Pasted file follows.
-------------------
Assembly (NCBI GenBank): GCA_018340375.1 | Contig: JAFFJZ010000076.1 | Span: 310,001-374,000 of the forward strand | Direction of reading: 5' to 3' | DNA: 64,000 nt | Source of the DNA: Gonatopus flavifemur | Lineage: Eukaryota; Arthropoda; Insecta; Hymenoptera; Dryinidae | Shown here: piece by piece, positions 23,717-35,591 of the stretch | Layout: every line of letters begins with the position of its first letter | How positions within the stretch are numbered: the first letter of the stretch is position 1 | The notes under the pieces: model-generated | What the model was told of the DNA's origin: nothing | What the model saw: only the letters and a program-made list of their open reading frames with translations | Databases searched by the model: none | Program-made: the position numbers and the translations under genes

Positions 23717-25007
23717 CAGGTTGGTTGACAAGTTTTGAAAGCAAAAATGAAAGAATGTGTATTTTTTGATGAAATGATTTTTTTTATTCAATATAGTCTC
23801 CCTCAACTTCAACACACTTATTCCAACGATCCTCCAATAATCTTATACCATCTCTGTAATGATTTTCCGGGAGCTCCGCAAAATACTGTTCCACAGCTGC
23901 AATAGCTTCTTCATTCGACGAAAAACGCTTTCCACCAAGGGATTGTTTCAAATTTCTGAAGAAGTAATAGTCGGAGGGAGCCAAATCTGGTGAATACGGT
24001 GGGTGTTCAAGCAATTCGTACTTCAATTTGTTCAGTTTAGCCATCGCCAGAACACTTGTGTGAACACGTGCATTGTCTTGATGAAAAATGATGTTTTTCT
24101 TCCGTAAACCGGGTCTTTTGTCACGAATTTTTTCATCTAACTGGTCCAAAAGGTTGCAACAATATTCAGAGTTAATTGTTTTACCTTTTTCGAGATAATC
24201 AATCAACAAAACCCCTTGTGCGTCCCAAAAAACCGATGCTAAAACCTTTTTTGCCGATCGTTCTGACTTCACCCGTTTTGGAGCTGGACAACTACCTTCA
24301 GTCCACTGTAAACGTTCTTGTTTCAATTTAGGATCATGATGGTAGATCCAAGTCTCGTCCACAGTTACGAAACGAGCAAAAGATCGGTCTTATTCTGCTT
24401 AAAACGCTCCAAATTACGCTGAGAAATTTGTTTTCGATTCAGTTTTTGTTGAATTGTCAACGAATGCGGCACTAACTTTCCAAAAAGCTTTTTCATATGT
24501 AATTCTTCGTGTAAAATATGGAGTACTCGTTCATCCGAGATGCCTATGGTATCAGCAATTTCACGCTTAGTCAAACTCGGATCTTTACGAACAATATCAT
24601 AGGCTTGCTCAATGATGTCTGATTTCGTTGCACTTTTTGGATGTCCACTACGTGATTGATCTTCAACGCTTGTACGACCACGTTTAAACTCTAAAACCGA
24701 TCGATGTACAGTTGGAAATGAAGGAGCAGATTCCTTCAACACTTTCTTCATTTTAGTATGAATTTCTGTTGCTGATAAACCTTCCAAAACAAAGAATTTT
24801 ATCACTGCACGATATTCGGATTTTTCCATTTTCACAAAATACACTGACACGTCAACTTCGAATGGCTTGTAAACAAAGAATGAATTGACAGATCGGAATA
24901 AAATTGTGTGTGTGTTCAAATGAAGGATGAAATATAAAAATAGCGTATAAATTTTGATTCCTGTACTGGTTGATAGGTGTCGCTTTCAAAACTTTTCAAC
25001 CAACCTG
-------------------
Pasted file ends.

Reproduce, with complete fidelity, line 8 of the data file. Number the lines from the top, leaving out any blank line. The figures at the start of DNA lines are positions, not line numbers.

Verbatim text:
24201 AATCAACAAAACCCCTTGTGCGTCCCAAAAAACCGATGCTAAAACCTTTTTTGCCGATCGTTCTGACTTCACCCGTTTTGGAGCTGGACAACTACCTTCA